Holiday of Inventions
Inventions can change the world. They create easier or more efficient ways of solving problems. To make such inventions, we need inventors to use their imagination and transfer those ideas in real life. Inventions like the lightbulb, penicillin, and smartphones couldn’t have existed without their creators using their imagination to help the world. Inventors are needed to help the world progress. To celebrate their hard work and efforts, Ronald Reagan created the National Inventors Day in 1983. Every February 11th, the U.S. and some countries celebrate its inventors and their ideas and products.
In the U.S., we highlight this day for people like Thomas Edison, Edwin Land, and the Wright Brothers. Their innovations gave us light, reproduced timeless images on paper, and let us fly with birds. Things like these can change the world in the slightest or biggest ways. Nikola Tesla, an electrical engineer and physicist, created alternating current, which is used in modern electricity supply system and cellular towers for our phones. All of these inventions can help and solve modern problems or even ones in the future.
Although many of these inventions were took ages to become reality, some inventions were made completely on accident. Aside from the year-long projects in which inventors would carefully manufactured like airplanes and lightbulbs, there were cases like Dr. Jonas Salk, who created a vaccine for Polio by accidentally using penicillin on his samples of poliovirus. Because of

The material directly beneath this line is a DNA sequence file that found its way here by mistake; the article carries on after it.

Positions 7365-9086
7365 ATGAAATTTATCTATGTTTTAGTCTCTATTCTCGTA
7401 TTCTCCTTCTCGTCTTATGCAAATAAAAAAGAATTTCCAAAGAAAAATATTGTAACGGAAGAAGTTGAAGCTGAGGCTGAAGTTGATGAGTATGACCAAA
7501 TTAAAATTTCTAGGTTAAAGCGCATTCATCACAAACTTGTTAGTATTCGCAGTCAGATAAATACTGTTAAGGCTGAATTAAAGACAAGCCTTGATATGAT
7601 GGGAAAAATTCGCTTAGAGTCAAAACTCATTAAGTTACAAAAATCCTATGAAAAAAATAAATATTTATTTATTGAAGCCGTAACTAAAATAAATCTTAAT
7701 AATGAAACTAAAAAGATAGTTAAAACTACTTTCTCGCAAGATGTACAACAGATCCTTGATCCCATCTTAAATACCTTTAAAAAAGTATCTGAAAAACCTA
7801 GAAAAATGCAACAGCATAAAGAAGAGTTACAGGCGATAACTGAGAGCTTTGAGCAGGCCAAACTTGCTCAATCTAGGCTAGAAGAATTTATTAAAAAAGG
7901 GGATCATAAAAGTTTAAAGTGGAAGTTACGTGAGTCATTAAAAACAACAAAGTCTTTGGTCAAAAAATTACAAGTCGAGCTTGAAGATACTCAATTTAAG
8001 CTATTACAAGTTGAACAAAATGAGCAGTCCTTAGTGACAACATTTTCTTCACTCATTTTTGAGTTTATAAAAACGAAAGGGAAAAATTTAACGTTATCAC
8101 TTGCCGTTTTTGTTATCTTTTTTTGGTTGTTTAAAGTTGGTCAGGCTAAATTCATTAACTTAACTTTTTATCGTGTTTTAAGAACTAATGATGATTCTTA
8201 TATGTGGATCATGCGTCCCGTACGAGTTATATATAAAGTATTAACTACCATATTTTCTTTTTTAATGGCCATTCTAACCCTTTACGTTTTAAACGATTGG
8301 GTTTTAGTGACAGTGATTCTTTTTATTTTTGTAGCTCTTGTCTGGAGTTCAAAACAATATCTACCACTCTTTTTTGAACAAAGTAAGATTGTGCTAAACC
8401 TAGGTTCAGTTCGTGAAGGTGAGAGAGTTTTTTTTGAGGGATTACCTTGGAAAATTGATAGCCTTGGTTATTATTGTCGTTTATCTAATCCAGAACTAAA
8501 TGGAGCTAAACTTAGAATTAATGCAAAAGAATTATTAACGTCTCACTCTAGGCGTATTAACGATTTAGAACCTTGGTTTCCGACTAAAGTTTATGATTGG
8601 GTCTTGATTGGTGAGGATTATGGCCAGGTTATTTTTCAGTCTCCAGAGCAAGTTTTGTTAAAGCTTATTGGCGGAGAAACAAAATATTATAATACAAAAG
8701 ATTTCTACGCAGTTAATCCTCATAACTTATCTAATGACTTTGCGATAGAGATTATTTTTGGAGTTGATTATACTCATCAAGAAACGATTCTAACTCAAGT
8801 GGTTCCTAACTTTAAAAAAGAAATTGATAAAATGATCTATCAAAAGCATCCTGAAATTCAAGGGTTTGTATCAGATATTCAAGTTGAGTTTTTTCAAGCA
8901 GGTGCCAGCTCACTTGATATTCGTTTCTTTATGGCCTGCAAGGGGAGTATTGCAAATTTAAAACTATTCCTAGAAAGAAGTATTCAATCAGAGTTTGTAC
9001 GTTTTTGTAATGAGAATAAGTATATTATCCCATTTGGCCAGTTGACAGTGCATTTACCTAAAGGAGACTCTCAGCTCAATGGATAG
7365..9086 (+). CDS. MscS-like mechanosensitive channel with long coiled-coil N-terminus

this, he had massive quantities of poliovirus to study that sped up his research, allowing him to create a vaccine for Polio in a couple of years. Innovations like this changed people's lives for the better.
Inventors usually work with themselves, making these inventions in labs and basements. When they create their products, most people are often amazed with the invention rather than the person whose idea created it. They see its functions as the primary concern rather than who made it and how. Many of these people are never credited or recognized despite their influential work. We don't even know about people like Alva Fisher, who created the washing machine, yet we use their products nearly everyday We should give credit to these people that changed our daily lives for the better. Because of this, Ronald Reagan stated in 1983 that we should recognize the contribution of inventors in the U.S. and all over the world. He established this holiday as a national day of recognition of innovators. Today, we take this day to commemorate these inventions and their creators that we may take for granted.